After Movado acquisition, MVMT eyes retail expansion

MVMT, the DTC watch brand that shattered crowdfunding records when it first launched in 2013, has made its way from an indie online brand started by two college friends to a significant player in the global watch market.

This shift was solidified earlier this summer when the brand was acquired for $100 million by watch group Movado. According to founders Jake Kassan and Kramer LaPlante, little has changed since the brand was bought by the major watch conglomerate.

“Nothing much has changed in terms of day-to-day,” Kassan said. “All the decisions are still made by us, the brand is still us.”

However, there is one big change that Movado has allowed for MVMT: it can now hire a significantly larger staff. The brand currently employs just 40 people, but the founders are planning on hiring at least 100 more over the next year. Kassan and LaPlante say they still maintain complete creative control of the brand and that Movado has been mostly hands-off since the acquisition.

“As much as they bought the brand, they bought the team,” said LaPlante.

Movado has been allowing MVMT to chug along on the same course it was already on, only with the added benefit of Movado’s larger network of resources at its disposal. In return, Movado is mining the digital expertise that MVMT brings to its portfolio along with the covetable millennial audience MVMT has made its primary target. “Their strengths are our weaknesses,” Kassan said.

Now that MVMT has Movado’s resources at its disposal, the first thing on Kassan and LaPlante’s agenda is more international expansion. The brand has always been popular abroad. Though it was started in California, MVMT was doing around 60 percent of its business internationally when it first launched. Since then, domestic sales have overtaken international, although MVMT still does about 40 percent of its business overseas, bringing in $71 million in sales in 2017, up from $60 million the year before.

Without Movado’s backing, Kassan and LaPlante say the level of international expansion they are envisioning would be impossible.

“We would have had to do this ourselves,” Kassan said. “We would have had to open our own offices and everything. Movado has offices in Hong Kong, Canada, all these places where we want to expand. We can just tap into that. They have the infrastructure, but we still make the products we want to make.”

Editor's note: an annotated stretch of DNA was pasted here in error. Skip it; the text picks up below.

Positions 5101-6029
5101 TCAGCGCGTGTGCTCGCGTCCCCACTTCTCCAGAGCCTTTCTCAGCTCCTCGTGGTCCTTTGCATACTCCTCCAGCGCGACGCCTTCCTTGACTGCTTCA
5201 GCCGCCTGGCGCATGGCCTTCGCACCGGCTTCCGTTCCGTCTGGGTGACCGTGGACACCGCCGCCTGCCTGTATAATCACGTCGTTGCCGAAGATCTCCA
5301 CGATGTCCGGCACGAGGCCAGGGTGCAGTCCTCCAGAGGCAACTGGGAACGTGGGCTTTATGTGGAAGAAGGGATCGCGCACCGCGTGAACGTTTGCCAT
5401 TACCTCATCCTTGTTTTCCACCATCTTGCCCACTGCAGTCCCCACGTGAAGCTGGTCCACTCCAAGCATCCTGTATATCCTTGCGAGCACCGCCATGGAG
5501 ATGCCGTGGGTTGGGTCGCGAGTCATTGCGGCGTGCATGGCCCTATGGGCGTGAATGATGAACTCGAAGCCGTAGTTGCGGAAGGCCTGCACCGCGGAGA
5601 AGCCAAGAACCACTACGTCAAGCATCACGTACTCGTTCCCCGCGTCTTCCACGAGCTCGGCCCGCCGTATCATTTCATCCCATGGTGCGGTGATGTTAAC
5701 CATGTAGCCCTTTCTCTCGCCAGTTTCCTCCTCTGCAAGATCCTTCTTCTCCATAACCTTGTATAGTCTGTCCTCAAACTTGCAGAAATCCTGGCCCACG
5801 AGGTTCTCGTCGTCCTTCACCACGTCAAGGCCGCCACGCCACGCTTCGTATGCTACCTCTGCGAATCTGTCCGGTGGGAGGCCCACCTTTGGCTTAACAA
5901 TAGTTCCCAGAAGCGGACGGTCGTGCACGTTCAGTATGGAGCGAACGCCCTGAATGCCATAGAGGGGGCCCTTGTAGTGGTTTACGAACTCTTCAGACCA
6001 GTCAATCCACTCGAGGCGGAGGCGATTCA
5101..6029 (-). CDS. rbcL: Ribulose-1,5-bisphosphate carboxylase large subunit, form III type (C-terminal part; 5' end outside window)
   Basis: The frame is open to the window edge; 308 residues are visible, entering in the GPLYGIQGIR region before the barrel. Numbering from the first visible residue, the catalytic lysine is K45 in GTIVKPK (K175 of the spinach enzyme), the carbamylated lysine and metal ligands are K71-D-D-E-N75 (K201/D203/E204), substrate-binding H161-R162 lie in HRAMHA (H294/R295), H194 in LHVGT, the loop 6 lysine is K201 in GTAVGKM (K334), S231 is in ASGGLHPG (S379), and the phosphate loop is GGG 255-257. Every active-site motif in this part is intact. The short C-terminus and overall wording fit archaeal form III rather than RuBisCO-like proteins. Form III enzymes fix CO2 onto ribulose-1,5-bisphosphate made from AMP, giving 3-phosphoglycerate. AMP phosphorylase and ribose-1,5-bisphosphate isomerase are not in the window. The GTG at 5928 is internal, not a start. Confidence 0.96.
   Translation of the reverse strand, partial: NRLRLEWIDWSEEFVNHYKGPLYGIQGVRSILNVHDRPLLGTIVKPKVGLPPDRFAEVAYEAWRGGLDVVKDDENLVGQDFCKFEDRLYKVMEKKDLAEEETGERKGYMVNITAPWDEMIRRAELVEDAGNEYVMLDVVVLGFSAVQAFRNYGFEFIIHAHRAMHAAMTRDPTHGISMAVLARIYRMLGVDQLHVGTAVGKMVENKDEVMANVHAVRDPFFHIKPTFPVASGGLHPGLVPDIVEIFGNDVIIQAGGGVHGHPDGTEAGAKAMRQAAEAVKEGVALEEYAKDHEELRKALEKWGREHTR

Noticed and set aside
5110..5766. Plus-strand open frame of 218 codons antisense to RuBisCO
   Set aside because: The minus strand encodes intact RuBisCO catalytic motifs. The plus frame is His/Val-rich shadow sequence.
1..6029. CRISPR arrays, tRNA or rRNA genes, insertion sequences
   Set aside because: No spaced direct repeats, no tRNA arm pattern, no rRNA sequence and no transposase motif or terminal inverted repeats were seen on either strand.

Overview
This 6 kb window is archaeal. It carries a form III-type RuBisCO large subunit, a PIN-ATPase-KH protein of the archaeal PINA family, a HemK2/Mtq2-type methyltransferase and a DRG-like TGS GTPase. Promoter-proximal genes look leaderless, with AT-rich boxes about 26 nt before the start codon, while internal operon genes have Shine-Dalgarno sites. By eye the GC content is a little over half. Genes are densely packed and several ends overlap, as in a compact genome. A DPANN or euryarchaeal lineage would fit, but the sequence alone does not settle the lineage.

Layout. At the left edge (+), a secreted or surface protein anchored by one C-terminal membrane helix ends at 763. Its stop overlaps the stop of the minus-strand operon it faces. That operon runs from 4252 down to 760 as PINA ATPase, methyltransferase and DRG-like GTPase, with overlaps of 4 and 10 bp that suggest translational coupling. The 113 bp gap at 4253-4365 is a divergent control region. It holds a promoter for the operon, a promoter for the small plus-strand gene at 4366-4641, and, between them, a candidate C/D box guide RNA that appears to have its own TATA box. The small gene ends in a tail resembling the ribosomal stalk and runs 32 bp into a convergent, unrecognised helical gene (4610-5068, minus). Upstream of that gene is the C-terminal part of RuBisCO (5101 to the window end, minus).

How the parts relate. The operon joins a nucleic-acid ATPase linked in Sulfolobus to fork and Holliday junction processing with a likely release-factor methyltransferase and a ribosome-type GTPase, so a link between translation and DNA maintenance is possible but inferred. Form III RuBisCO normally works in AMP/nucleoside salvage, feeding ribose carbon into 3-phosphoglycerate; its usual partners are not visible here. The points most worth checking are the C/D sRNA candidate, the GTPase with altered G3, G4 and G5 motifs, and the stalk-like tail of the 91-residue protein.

Kassan and LaPlante have other ambitions for the brand, as well, taking inspiration from the world of streetwear. Collaborations and drops, two streetwear strategies that have had the widest impact on fashion as a whole, are two strategies MVMT has dipped its feet into. But soon, the brand will be embracing them much more heavily.

Over the last year, the brand has done a few collaborations with influencers like Sam Kolder, and it has more are on the horizon, though none have been announced just yet. Similarly, this year saw MVMT’s first drop: a collection of high-end, individually numbered watches, limited to just 555 pieces, which sold out in five minutes of dropping on the brand’s site. Kassan and LaPlante cited the business model as one of the things they are most excited about. Kassan said to expect more drops like this in the next year.

“We are inspired by the Nikes, Adidas, Supremes of the world,” Kassan said. “The drop, that’s always something we’ve loved and wanted to get into. Our first drop was so successful, we are definitely interested in more. Because they’re watches, there’s some lead time on that which we are trying to cut down, but we will be getting into drops in a big way next year.”

The takeaway from Kassan and LaPlante is that being acquired by Movado has not changed the quality of their ambitions, only the timescale. With Movado’s resources and the backing of a large company, the two are hopeful the things they have wanted to do for a while — improving shipping and delivery internationally, exclusive drops, collaborations with buzzy brands and designers – will be much more feasible now.

“We were already going down a path, but now we can go down that path easier,” LaPlante said. “Movado is helping us to make fewer mistakes than we would have if we were going it alone.”

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